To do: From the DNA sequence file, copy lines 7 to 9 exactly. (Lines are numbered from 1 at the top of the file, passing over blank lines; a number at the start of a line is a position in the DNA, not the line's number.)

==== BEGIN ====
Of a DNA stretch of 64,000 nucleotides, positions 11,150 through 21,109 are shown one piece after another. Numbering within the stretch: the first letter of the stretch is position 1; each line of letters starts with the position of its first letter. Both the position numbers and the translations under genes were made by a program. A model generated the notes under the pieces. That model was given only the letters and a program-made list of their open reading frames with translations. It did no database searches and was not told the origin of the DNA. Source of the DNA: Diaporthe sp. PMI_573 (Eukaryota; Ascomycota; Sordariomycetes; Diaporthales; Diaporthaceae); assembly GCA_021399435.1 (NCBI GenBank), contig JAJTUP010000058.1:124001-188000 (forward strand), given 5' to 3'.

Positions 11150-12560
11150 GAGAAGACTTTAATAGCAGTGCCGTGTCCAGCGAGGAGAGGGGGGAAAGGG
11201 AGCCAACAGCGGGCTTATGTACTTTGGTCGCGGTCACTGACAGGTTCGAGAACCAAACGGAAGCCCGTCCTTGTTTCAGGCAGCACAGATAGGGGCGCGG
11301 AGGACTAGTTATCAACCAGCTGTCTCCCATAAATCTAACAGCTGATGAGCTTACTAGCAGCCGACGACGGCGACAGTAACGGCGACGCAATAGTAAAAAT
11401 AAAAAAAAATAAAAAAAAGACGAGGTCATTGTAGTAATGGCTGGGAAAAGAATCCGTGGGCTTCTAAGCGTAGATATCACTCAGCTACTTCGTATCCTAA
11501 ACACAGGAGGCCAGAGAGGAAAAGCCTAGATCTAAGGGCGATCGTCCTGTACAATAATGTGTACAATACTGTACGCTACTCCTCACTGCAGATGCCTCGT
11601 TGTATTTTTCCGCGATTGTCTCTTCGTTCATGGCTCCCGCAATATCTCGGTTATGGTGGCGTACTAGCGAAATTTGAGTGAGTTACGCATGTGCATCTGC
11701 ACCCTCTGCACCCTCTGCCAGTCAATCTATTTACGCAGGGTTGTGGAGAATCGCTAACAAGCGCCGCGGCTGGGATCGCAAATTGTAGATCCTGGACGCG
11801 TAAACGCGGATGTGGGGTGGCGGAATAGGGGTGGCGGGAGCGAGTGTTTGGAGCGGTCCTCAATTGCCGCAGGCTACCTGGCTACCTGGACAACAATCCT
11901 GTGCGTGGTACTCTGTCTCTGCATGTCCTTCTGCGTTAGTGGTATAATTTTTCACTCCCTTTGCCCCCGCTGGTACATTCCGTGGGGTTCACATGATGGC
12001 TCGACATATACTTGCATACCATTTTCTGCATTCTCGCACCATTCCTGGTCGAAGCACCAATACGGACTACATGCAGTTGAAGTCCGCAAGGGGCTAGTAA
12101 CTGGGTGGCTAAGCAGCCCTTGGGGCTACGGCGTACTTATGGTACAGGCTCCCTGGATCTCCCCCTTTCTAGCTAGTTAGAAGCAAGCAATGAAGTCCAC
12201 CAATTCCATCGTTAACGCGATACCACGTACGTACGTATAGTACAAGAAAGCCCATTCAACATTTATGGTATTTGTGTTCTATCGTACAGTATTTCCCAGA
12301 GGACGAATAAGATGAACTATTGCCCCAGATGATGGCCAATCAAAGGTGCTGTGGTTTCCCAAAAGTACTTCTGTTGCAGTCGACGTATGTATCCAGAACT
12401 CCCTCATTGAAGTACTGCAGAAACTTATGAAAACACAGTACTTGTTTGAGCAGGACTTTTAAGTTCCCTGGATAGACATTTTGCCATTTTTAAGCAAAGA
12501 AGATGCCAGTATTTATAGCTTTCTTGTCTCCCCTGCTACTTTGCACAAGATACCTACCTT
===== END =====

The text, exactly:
11501 ACACAGGAGGCCAGAGAGGAAAAGCCTAGATCTAAGGGCGATCGTCCTGTACAATAATGTGTACAATACTGTACGCTACTCCTCACTGCAGATGCCTCGT
11601 TGTATTTTTCCGCGATTGTCTCTTCGTTCATGGCTCCCGCAATATCTCGGTTATGGTGGCGTACTAGCGAAATTTGAGTGAGTTACGCATGTGCATCTGC
11701 ACCCTCTGCACCCTCTGCCAGTCAATCTATTTACGCAGGGTTGTGGAGAATCGCTAACAAGCGCCGCGGCTGGGATCGCAAATTGTAGATCCTGGACGCG